The SIC! BWA Wrocław gallery invites you to the exhibition of the Israeli artist Ella Littwitz. The presentation entitled If Everything That Exists Has a Place features the artist’s latest works resulting from her numerous visits and research carried out on the Jordan-Israel border, on the southern part of the Jordan, near its mouth into the Dead Sea.
The main site of such trips was Qasr al-Yahud. In the Christian tradition, this is where Jesus was baptised, while according to the Old Testament accounts, the Israelites entered the Promised Land here after forty years of wandering in the desert. Ella Littwitz’s works draw on the biblical narratives about this place and to the overlapping of complex geopolitical issues rooted in history, mythology and ideology. Many of the featured objects refer to the human need to mark out boundaries, which may later be blurred or altered by natural factors, making the actual limits of an area or territory depend on the interplay of these two processes. Littwitz notices the inseparable connection between human and non-human activity, the historical agency of both forces. The artist also poses questions about the status and lability of the objects presented at the exhibition, as well as the factors determining the uniqueness of a given place and affecting the ways of experiencing it.
The scope of Littwitz’s artistic research includes archaeology, history, nature and agriculture as crucial elements in the context of culture and geopolitics. The artist reproduces and recreates various artefacts, often accompanied by specific plant species, which may be significant for many reasons. On the basis of the abovementioned motives, Littwitz’s works reveal the mechanisms behind concepts such as national identity or political and geographical boundaries, redefining popular beliefs and convictions about them.
The artist’s practice, including her new works making up the exhibition If Everything That Exists Has a Place, often refers to threads directly connected with Israel. Therefore, the presentation raises issues referring to archaeological research, political and historical narratives, as well as those related to territorialisation. Littwitz’s installations, sculptures, drawings and embroidery address the problem of conquered territories, the so-called no man’s land, mixed territories, borders and migration.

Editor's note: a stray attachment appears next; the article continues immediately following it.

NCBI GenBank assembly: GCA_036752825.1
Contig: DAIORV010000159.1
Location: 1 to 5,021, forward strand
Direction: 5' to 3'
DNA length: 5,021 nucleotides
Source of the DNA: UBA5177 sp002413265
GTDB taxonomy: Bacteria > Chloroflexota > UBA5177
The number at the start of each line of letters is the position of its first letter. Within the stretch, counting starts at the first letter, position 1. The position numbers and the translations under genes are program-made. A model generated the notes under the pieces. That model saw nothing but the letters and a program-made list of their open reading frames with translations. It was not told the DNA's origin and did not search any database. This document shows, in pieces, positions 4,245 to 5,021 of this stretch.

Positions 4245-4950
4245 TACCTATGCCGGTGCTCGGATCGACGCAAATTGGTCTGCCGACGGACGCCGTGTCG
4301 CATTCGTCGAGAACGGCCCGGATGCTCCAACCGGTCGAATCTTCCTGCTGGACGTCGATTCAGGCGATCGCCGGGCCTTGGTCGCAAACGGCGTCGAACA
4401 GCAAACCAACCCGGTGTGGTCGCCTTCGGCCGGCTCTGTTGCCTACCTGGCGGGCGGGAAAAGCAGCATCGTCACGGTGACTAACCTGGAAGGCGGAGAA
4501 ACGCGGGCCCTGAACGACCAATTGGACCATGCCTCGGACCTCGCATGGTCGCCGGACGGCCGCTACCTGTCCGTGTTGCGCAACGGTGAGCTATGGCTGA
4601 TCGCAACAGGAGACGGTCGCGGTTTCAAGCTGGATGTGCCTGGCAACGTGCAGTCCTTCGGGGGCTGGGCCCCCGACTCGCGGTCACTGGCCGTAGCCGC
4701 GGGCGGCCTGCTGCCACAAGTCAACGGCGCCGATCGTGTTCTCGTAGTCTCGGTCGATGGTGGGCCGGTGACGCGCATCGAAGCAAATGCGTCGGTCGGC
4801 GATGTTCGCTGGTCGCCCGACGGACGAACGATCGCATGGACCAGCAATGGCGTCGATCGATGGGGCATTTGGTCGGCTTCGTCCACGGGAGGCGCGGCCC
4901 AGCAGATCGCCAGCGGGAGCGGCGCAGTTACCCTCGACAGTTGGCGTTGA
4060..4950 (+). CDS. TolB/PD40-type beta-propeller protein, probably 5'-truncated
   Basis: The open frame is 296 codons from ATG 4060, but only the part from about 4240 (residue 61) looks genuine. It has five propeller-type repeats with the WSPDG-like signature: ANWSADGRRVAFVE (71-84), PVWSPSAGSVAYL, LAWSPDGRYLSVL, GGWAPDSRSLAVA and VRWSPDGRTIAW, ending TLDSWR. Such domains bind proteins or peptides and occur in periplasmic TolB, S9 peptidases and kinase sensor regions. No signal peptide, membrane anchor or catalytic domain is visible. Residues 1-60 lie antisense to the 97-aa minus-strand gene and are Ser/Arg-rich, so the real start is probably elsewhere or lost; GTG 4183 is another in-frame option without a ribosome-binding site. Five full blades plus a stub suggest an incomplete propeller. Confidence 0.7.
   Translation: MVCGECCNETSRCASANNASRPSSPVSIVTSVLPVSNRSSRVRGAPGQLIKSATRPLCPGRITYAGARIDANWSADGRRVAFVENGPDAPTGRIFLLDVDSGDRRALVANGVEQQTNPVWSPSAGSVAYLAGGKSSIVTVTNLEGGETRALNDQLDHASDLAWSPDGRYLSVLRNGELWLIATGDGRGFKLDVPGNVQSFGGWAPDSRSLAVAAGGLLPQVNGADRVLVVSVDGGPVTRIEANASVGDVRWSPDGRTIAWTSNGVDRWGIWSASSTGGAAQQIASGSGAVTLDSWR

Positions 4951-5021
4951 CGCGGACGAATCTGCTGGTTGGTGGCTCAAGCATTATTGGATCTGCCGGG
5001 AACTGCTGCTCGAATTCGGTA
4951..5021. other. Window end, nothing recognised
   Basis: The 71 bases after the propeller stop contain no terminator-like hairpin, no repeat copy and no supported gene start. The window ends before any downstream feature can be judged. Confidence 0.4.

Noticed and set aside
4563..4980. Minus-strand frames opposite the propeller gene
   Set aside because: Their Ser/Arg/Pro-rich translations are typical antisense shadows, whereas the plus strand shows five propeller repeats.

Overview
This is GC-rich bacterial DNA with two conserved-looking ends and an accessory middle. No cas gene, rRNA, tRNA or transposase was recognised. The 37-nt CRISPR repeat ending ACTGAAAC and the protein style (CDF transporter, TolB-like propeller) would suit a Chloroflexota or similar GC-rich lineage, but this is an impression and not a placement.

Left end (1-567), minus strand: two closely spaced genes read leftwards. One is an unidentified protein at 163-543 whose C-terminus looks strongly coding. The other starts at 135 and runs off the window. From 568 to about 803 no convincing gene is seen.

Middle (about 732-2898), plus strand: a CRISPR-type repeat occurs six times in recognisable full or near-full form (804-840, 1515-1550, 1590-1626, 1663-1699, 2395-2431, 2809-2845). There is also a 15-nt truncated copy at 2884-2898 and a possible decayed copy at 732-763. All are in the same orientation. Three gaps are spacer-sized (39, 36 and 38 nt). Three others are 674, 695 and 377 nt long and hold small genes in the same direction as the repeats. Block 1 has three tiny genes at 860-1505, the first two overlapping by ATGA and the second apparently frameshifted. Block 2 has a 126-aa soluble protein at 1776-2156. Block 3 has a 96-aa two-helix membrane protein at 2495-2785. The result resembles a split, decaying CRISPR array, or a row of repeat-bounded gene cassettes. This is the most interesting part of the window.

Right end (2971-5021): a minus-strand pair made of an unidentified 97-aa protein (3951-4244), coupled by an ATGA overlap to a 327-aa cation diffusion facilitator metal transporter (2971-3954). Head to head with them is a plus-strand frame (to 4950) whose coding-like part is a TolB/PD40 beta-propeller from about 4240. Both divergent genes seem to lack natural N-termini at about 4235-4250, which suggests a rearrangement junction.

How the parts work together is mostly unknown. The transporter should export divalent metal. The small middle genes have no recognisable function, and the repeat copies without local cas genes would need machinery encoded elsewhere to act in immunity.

In her activities, Littwitz touches upon very universal values, while retaining the distinctive characteristics of the complex Middle Eastern situation. She invites the audience to the world of contemporary Israeli art, which is neither well known nor often presented in Poland. Meanwhile, subjects such as the liquidity of borders, territorial affiliation or historical memory, which constitute the semantic core of the artist’s latest series of works, will be very well understood in Lower Silesia in particular, a region whose borders have been sanctioned relatively recently and in which the traces of its former and current inhabitants are so often overlapping.
The first presentation of the series of works by Ella Littwitz was held at the Center for Contemporary Art in Tel Aviv, followed by an exhibition at the alexander levy gallery in Berlin before coming to Wrocław. In each of these places, it could be understood and interpreted slightly differently, through the unique local context.
Curator: Agata Ciastoń
About the artist:
Ella Littwitz lives and works in Israel. She has graduated from the Higher Institute for Fine Arts (Ghent, Belgium) and the Bezalel Academy of Arts and Design in Jerusalem. Her works have been presented at numerous exhibitions in some of the most prestigious galleries and museums in Israel, Europe and the USA, including at the 6th Biennale in Moscow, 12th Biennale in Istanbul, Kunstverein in Salzburg (Austria), at the Herzliya Museum of Contemporary Art (Israel), the Petach Tikva Museum of Art (Israel), Kunstihoone in Tallinn (Estonia), Kunst Halle Sankt Gallen (Switzerland) or Wrocław Contemporary Museum (Poland). Littwitz has been a multiple beneficiary of various art programmes around the world.